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Does your healthcare professional listen to you? Lost and found!

06 May

Have you ever found something and you tried to enlist others to help, but no one did?  Just the thought that no one can be bothered is heartbreaking.  Certainly, if most people were missing something of sentimental or financial value they would be able to recruit a number of people to help. In this case one is trying to find the rightful owner/owners of items found during a hospitalization.

A history of TBI seems to dismiss anything people say as being trivial, unimportant or ignored.  When is anything important enough to get others to listen? If you were missing something very dear and near to you, it would be important.  Are healthcare employees so overworked they can’t help patients or even call the appropriate personnel to help?

wedding rings

Now, one is depending on readers to help find the proper person to locate the owner or family of lost-n-found items. Just need to get items back to the right people.  In one’s possession is an engagement and wedding rings that are engraved with a date.

Years have lapsed and I just came across the items again.  This is how they came into my possession. Have you been hospitalized and no one heard what you were saying?  Did they listen? Did they simply not want to be bothered? Did they even care? You already know symptoms may mean very little!

What happens if you find something of value to another and no one listens?  No matter what you say you can’t convince the healthcare staff that the property is NOT yours. This is evidence that a history of TBI means: “don’t know what you’re talking about”!  It’s time people listen to those with TBI.  They do know what they are talking about!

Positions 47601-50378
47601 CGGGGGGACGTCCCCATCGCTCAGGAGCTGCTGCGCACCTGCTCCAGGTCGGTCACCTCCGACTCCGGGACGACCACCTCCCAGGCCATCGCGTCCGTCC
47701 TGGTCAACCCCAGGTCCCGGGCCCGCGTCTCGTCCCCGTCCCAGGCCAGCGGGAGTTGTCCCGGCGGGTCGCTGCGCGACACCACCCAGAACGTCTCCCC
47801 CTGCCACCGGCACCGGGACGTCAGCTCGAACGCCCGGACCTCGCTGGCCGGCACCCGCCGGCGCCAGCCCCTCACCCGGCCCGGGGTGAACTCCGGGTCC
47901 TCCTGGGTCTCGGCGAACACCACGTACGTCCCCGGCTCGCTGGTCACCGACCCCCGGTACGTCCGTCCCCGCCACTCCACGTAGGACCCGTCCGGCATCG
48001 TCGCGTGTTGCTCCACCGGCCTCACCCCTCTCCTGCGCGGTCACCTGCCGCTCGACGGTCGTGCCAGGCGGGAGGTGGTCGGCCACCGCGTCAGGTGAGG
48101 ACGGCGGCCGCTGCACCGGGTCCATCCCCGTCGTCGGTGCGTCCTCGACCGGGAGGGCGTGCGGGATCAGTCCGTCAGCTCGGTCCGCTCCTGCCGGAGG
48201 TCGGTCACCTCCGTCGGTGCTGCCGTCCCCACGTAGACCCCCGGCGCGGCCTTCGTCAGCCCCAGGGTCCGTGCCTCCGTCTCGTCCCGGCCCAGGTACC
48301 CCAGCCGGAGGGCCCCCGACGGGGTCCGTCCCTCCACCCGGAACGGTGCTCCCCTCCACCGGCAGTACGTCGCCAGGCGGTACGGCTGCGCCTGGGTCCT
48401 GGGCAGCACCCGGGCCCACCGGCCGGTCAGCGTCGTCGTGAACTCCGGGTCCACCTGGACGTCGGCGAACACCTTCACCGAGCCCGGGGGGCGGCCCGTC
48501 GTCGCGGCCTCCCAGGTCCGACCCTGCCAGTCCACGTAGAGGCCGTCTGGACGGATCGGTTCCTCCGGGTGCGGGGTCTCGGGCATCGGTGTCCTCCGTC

Years have passed since this hospitalization and one tucked the items away and forgot about them, until one recently found where put one them!  Energy was limited and could not use it running from department to department in the hospital to explain this situation.

It remains unresolved, and one needs to find the rightful owners. It’s just a small piece of the puzzle of what happens when healthcare professionals do not listen to patients.

One tried to hand over rings found in my room.  One was told “they are yours”.  I knew they were not my rings.  I’m sure I know my own engagement and wedding rings! The wedding date is engraved in the band.  It would be impossible to belong to one.  According to the marriage date it was before I was born! Even that fact didn’t illicit a response or interest to help one or contact anyone else within the facility.

It’s my belief that the person they belong to was probably a patient in the same room just before my arrival.  I found them in the bottom drawer and tried to turn them in.  I wasn’t well, and medications I was put on made me worse!

I guess everything I said fell onto deaf ears…and that meant everyone I came into contact over a few day period in a world renowned healthcare facility.